Multimodal Interaction Group
Haptic Human-Computer Interaction
31st August to 1st September, 2000
University of Glasgow
The workshop has now taken place. We had around 75 participants from 10 different countries with attendees from both academia and industry. It was a great success - it brought together a really wide range of people from artists to psychologists and engineers to textiles specialists.
The follow-on ot this workshop will be the Europhaptics conference in Birmingham, July 2001.
Aims and objectives of the workshop
Haptic devices allow users to feel their interfaces and interactions and have the potential to radically change the way we use computers. We will be able to use our powerful sense of touch as an alternative mechanism to send and receive information in computer interfaces. Haptic technology is now maturing and coming out of research laboratories and into real products and applications. We can therefore begin to focus on its application and general principles for its use rather than just the hardware and technology itself. One important question is what should it be used for?
The aim of the workshop is to concentrate on interaction using haptic devices. Haptic interaction is interaction related to the sense of touch - this could be based on force-feedback or tactile devices. We want to be as flexible as possible so we will accept work on any aspects of haptic HCI. There are other conferences that discuss the hardware but so far there has been little discussion of how haptics can be effectively used to improve the usability of human-computer interactions.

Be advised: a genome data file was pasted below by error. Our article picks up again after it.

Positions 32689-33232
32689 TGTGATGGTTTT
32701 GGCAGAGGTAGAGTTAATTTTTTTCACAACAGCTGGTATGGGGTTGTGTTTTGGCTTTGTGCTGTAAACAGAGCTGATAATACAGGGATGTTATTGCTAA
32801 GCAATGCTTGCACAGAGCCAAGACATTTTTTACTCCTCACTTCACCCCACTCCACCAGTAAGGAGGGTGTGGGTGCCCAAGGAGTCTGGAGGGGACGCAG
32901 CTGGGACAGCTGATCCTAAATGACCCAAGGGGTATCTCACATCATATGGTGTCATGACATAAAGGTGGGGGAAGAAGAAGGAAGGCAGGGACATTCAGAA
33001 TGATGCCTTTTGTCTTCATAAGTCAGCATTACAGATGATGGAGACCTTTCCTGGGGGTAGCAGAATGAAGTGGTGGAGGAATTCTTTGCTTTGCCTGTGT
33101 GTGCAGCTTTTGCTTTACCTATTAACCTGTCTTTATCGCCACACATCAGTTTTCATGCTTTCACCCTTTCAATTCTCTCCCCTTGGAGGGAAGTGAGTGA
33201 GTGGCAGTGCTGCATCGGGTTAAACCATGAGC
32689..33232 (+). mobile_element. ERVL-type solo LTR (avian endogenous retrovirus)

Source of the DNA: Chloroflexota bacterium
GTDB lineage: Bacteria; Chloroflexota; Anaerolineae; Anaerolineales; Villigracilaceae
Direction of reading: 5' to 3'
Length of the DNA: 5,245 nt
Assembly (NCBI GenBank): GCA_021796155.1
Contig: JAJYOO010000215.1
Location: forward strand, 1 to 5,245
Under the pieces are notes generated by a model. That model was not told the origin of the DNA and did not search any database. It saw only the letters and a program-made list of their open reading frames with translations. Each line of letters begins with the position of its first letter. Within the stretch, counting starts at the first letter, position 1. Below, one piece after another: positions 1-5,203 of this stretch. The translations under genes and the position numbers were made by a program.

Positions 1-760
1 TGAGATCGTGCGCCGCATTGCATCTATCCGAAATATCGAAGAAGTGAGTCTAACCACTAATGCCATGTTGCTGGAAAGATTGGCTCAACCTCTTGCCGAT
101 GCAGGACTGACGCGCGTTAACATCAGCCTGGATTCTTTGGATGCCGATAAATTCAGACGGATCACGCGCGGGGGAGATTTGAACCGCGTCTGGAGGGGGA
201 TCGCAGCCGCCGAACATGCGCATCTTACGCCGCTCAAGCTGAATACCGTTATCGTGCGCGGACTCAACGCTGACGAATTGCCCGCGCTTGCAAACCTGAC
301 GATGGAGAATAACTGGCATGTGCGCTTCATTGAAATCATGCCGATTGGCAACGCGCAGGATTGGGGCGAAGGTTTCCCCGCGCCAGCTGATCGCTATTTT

What are haptics good for? What kind of information can be successfully presented via touch? Do haptics actually improve efficiency, effectiveness and satisfaction? Arbitrary combinations of information presented to different senses have been shown to be ineffective. How should sight, hearing and touch be combined in truly multimodal interfaces? We do not want to end up with haptically-enhanced interfaces that are in fact harder to use than standard ones - haptics may become just a gimmick for computer games, rather than the key improvement in interaction technology that it should be. It is therefore time to think about haptic human computer interaction.
The is currently no unified place to present research on general haptic human-computer interaction and so one aim of this workshop is to provide an infomation resource for those interested in the area.
Here is the final programme of the workshop - you can download the full text of all of the papers and posters from here. The workshop took place in the Senate Room at the University of Glasgow just before BCS HCI 2000 in Sunderland. Here is a map to show you the location of the Senate Room.
Here is a full list of those who attended the workshop. This is more up to date than the attendee list in the proceedings as several people registered at the last minute.
Here are some photographs of the workshop and social events.
A mail list for those who attended the workshop has now been set up. If you wish to be added to it then please email Steve Brewster.
We need to decide whether or not there should be another workshop (and if so, who should organise it). One alternative is the Eurohaptics conference that might take on the role.
Registration and accommodation
Stephen Brewster and
Roderick Murray-Smith (joint
programme chairs), Department of Computing science, University of Glasgow
Organisation: Marilyn McGee, Ian Oakley, Andrew Crossan, Ray Wai Yu, Dept of Computing Science, University of Glasgow.
Dr Stephen Brewster
Department of Computing Science
University of Glasgow
Glasgow, G12 8QQ, UK
Tel: +44 (0)141 330 4966
Fax: +44 (0)141 330 4913
Last Modified: July 12, 2001